Breaking the Silence is a six-week study designed for existing Sunday school classes and study groups. The core conviction is simple: what was good news for Jesus should be good news for the church. Although Breaking the Silence can be taught in any Christian setting, … Continue reading Breaking the Silence: Introducing the kingdom Jesus had in mind
By Alan Bean
Evangelist Billy Graham has tacitly endorsed Mitt Romney’s presidential bid and his website no longer characterizes the Church of Jesus Christ of Latter Day Saints (the Mormons) as a cult. This is just another sign that a major realignment is underway in American religion.
Evangelicals defined themselves in opposition to Roman Catholicism until the late 1970s when activist-preachers like Francis Schaeffer and Jerry Falwell built a new evangelical coalition around an unreconstructed version of Catholic pro-life theology. This informal evangelical-Catholic coalition was driven by a fear of liberalism in both its secular and religious expressions.
Throughout the 1970s few evangelicals gave much thought to the abortion issue. In fact, the Southern Baptist Convention essentially endorsed Roe v. Wade at its annual conventions as late as 1976. A decade later, a thoroughgoing pro-life position had become a litmus test among American evangelicals. (more…)
By Alan Bean
“About 19.6 percent of Americans say they are ‘nothing in particular,’ agnostic or atheist, up from about 8 percent in 1990.” That statistic is from a report released by the Pew Forum on Religion and Public Life. Most of the folks in the broad “None” category (68%) believe in a God of some kind; it’s just that they have no use for organized religion and don’t relate to any of the traditional religious labels.
And then there’s the surprising fact that the Unitarian Universalists grew nationwide by 15.8% in the past decade. Who knew?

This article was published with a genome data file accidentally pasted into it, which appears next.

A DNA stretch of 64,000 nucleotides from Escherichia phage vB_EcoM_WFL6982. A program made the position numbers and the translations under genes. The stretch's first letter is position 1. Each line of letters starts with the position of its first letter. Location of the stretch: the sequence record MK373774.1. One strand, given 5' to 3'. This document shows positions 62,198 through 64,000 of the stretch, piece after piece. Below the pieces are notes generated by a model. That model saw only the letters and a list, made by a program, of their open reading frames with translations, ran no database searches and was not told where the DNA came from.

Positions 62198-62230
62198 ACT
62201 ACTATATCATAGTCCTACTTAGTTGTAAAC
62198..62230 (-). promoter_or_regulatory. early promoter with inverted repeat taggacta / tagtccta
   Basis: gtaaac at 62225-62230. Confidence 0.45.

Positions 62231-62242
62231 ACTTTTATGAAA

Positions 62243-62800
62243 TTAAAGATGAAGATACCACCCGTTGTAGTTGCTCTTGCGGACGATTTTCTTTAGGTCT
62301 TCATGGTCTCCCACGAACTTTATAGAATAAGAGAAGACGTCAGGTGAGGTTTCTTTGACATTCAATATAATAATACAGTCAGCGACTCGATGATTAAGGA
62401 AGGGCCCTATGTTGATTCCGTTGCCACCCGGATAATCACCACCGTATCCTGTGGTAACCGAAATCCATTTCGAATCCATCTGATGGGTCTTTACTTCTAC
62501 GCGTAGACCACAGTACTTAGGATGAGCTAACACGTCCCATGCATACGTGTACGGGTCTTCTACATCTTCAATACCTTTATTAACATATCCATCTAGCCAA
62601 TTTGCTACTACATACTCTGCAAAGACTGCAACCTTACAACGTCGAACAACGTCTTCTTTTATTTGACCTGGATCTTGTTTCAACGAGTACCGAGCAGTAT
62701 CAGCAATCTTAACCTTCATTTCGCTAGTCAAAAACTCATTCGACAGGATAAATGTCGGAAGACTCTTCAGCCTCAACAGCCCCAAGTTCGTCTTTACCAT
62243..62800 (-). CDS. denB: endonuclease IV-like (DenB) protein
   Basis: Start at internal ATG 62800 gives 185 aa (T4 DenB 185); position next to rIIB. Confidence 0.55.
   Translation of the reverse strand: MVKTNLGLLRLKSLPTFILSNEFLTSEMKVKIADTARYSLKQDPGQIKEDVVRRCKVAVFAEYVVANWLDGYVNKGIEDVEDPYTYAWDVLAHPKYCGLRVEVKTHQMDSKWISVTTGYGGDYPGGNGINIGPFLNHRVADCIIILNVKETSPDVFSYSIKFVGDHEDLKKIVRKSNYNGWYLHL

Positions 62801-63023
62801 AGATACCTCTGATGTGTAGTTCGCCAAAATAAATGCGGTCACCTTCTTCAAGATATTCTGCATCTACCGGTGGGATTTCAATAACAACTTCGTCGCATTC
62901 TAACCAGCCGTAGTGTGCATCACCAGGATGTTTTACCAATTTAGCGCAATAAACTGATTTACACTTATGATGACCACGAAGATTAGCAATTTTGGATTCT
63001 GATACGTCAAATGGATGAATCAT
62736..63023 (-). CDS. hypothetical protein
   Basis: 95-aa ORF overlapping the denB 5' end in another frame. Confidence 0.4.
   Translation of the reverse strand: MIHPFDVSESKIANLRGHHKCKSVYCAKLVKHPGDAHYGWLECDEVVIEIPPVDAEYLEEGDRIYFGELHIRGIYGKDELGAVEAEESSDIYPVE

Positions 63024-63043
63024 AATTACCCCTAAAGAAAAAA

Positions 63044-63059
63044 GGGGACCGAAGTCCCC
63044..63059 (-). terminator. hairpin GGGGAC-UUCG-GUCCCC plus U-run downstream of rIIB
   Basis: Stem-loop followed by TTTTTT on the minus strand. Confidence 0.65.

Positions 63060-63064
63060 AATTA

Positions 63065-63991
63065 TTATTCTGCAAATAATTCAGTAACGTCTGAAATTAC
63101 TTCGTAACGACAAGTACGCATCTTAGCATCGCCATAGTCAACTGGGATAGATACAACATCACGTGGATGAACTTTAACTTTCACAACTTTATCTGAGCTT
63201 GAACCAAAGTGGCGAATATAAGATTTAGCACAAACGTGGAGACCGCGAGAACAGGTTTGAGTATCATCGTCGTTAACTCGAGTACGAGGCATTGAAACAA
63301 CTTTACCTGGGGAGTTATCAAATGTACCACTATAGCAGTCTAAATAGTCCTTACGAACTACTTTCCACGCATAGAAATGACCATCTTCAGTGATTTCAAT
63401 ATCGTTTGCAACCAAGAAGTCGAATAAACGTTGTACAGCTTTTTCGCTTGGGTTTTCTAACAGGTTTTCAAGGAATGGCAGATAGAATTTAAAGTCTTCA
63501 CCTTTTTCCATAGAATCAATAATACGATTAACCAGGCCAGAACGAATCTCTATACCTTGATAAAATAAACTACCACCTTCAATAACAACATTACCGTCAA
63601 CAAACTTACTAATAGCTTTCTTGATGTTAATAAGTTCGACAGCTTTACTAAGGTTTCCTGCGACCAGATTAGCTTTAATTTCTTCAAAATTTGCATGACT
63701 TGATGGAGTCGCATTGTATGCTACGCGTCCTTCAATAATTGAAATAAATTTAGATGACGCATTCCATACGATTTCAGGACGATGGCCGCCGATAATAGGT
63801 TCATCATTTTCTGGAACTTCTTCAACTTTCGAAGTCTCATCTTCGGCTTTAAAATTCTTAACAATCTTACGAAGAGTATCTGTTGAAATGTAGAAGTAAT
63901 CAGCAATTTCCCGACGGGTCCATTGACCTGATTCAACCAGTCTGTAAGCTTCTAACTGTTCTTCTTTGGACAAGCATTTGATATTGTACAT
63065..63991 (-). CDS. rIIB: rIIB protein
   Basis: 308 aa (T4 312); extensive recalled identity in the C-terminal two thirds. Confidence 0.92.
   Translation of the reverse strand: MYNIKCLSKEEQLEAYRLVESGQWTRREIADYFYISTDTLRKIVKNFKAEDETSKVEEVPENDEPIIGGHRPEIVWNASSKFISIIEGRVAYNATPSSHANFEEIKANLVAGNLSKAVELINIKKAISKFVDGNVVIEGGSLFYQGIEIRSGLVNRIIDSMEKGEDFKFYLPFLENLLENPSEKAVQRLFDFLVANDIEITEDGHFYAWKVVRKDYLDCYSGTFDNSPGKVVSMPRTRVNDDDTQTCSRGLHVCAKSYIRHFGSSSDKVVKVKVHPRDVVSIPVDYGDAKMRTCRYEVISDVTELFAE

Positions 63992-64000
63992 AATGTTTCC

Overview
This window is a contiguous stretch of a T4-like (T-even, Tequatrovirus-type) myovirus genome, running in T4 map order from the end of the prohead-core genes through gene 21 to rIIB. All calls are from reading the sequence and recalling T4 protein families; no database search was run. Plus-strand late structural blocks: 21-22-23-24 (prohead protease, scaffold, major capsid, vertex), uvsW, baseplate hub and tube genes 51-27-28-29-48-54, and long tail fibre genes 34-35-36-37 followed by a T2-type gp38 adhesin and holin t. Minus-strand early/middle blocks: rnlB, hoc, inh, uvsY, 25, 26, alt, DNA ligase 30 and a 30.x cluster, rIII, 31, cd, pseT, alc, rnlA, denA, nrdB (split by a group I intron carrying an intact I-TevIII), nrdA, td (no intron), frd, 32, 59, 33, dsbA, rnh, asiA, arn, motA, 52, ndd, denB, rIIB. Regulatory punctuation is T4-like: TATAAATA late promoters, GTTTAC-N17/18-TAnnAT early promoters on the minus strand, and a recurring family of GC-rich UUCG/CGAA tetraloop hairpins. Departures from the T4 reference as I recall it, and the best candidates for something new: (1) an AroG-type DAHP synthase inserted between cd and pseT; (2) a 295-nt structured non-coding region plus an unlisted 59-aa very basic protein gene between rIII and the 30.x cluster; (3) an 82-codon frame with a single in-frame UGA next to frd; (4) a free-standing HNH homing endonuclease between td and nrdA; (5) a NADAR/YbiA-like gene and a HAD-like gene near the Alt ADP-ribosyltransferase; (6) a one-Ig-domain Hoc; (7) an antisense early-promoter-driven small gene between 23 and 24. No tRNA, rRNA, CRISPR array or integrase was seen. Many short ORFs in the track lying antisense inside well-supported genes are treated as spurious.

Meanwhile, Southern Baptists have been experiencing five straight years of membership decline and have now fallen below the magic 16 million figure they worked so hard to attain.
Overall, evangelical churches are still growing (albeit with less vigor than formerly) while old mainline Protestant denominations like the United Methodists, Presbyterians and Episcopalians continue a half-century plunge in membership and cultural influence. In other words, we are seeing growth among those who define God and the godly life in explicit terms and among those who don’t want to nail anything down.
How do we account for the significant growth on the liberal end of the religious spectrum? According to the WP acticle, the “none of the above” people
are strongly liberal on social issues, including abortion and same-sex marriage, but no different from the public overall and the religiously affiliated on their preference for a smaller government providing fewer services. If they have an issue, it’s that they don’t believe religion and politics should mix.
The “Nones” celebrate the separation of church and state because the Religious Right has become such a dominant force within the Republican Party. Back in 1972, Dean Kelley argued that conservative churches are growing because they place strong doctrinal and behavioral demands on their members. The liberal mainline was in decline because their “can’t-we-all-just-get-along” piety gave congregants little for the heart or the head to feed on. (more…)